Born 29 May 1980, Nick Gentry is a British graduate of Central St Martins in London. As part of a generation that grew up with floppy disks, VHS tapes, polaroids and cassettes, he is inspired by the impact of internet culture. Drawing on recycled technological relics as the grounds for his portraits, Gentry creates a conversation between digital and analogue processes. Obsolete data formats are combined to form new identities, with a unique blend of personal information locked within.
Known for his unique, subversive form of portraiture that treats the human form not as a subject in itself, but as a void to be filled with rich historic material. In his art, Gentry questions the fundamental relationship of the human being to both our created world and what we call reality.
We meet the artist and uncover his story here.
Art has always been my way of expressing myself. Some of my earliest memories are of drawing pictures of faces and characters. I feel really thankful that art has consistently been there throughout my life.
I grew up in St Albans, which is a historic city with Roman ruins and lots of old buildings including the oldest pub in England. I think that growing up in that place instilled in me a sense of history. Traces of past existence are all around us and it has inspired much of my work.
I went to Liverpool Art School for my Degree and Central St Martins in London to study for my Masters. I’m very grateful for the quality and variety of teaching and I learned a great deal from all my tutors and fellow students. Just being in that environment amongst likeminded people was the key element for me. It is all part of nurturing a curious outlook, which allows the outside world to permeate into the artworks.
I worked for a short while in a factory, making Perspex retail displays with my dad and brother. I’ve also worked in a supermarket stacking shelves. These experiences helped me to appreciate that I had a choice of future and it made me even more determined to become an artist.
I have a guitar and piano at home and I like to play around with those. I love music and it would be nice to become more skilled in that area.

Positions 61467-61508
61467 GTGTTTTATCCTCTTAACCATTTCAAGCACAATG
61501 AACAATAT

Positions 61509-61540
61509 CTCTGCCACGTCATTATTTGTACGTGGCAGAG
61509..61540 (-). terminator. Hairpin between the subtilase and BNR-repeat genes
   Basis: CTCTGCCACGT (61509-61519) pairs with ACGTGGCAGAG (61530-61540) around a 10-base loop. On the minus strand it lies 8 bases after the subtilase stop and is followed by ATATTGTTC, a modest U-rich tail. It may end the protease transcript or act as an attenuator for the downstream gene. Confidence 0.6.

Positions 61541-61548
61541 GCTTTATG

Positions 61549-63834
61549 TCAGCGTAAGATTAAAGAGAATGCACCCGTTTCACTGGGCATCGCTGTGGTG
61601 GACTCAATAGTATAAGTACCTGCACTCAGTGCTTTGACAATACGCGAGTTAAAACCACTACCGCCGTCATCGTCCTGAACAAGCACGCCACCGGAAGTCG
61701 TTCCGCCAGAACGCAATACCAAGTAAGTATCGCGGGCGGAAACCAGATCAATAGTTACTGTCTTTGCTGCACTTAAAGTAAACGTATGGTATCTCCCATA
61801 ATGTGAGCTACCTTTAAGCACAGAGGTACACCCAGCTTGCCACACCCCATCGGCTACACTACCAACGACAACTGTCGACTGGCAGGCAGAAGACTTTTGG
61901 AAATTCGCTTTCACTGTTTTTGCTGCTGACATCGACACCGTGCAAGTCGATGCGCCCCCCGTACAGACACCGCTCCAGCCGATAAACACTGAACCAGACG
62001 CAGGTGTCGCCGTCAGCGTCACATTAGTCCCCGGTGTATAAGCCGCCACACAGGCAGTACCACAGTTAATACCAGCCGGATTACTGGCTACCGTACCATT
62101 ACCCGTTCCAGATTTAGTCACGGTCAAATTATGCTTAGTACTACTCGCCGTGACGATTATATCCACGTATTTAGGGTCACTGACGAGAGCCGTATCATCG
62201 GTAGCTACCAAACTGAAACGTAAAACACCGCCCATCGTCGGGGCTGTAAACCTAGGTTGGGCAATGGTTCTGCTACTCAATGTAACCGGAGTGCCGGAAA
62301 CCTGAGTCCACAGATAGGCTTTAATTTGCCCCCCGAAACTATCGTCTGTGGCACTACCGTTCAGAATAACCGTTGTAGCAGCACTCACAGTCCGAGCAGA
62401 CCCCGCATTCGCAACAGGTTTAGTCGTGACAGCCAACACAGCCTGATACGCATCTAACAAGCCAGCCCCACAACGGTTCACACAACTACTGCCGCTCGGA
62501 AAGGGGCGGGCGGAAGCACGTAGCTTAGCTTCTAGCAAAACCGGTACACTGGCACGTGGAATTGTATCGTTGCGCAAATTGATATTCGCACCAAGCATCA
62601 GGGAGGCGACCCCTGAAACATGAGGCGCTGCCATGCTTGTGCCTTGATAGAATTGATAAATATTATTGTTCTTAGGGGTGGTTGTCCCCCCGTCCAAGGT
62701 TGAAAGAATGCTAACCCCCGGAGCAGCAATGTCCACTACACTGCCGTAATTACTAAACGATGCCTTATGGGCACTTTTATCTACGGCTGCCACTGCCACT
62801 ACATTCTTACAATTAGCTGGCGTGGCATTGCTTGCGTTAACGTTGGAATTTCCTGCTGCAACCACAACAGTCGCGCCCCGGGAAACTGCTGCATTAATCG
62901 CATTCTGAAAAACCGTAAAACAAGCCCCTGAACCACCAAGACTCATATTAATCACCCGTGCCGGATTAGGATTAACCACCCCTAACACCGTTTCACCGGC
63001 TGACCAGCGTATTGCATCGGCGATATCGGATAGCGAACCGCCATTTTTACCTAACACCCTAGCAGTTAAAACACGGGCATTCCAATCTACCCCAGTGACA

Around 8am I will make myself some green tea and head into the studio. I try to make time to meditate and do some yoga if I can. I get the radio on or some music and just get into it. When I am deeply focused the sense of time passing is diminished.
Those first few hours of the day before lunch are the most precious creative time for me. All admin gets done much later on.
My studio is at the end of the garden. I have big sliding doors and I love the calmness of the view outside. The sounds of birds, fresh air and leaves blowing in the wind helps to calm everything down.
When the need arises I can close the door and put music on. Music stimulates the emotions, so creating the right atmosphere helps me to get into the mood for working. Being in an isolated building helps me feel focused where I know I won’t be affecting others if I want to listen to loud music.
I have an old fleece thing that I’ve kept in the studio for about 10 years, but generally I like to change what I am wearing each time. I’m pretty careful but eventually everything gets a bit of paint on it.
I like to use obsolete technology in my work. It’s an open process and I invite people to send me their old materials to embed within the works. I’ve been fortunate enough connect with so many people around the world. It’s inspiring that all these people want to be involved.
I’m not precious about particular objects or equipment. If something is not available I’m always happy to adapt and find a new way. Tea, biscuits and chocolate are pretty much essential though!